Edward Wadsworth – Vorticism

Edward Alexander Wadsworth (29 October 1889 – 21 June 1949) was an English artist, most famous for his close association with Vorticism. He painted, often in tempera, coastal views, abstracts, portraits and still-life. He was also an engraver on wood and copper. In the First World War he designed dazzle camouflage for the Royal Navy, and after the war he continued to paint nautical themes.

English painter. He was raised in a northern industrial environment that was to appear with great forcefulness in his Vorticist work. Like many other Vorticists, Wadsworth’s interest in the machine showed itself at an early age. Under the impact of the Post-Impressionists, he turned for a while to portraiture, beach scenes and still-lifes.

Wadsworth was equally interested in the new vision of the world opened up by air travel. Since so many of his paintings of the Vorticist period have been lost, woodcuts provide a valuable insight into his approach; in his extended series he often looks down on northern industrial centres from far above. This dizzying new perspective enabled him to organise his forms in a remarkably abstract way, even though he retained reference to factory chimneys, railway lines and striped fields.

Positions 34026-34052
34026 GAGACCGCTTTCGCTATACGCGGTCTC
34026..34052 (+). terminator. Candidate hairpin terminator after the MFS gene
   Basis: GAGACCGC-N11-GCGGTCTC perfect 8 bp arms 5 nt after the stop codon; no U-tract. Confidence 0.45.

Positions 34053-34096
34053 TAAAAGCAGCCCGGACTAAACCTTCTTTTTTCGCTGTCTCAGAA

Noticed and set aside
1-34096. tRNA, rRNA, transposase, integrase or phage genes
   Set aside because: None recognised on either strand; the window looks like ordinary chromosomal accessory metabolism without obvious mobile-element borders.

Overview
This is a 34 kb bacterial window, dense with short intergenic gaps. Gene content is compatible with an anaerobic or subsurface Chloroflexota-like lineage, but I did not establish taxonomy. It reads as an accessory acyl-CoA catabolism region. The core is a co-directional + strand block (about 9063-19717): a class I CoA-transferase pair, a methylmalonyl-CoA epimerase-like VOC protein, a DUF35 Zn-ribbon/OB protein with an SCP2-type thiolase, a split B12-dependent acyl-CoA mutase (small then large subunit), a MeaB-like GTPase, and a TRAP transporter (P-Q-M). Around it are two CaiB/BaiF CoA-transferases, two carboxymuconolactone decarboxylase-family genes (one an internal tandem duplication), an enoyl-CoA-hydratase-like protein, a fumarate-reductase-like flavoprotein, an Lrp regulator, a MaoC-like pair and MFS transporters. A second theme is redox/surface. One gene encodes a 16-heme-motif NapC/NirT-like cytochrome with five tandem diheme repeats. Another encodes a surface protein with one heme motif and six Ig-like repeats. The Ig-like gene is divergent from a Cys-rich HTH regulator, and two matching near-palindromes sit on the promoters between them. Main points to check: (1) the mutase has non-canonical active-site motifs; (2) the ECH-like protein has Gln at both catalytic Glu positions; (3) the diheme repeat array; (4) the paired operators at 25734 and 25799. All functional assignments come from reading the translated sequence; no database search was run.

Wadsworth served in the Royal Naval Volunteer Reserve until invalided out in 1917. Wadsworth’s vast painting of Dazzle-ships in Drydock at Liverpool (3×2.4 m; 1919; Ottawa, N.G.) heralded his return to a more representational way of seeing.

Maritime themes were his principal subjects in the following period. They led him, at first, in the direction of a more straightforward naturalism. A strain of Surrealist unease and expectancy gradually entered Wadsworth’s work.

Wadsworth travelled widely and contributed to the Parisian journal Abstraction-Création. He also became a founder-member of Unit one, a group dedicated to promoting the spirit of renewal in British art between the wars. He became an ARA in 1943.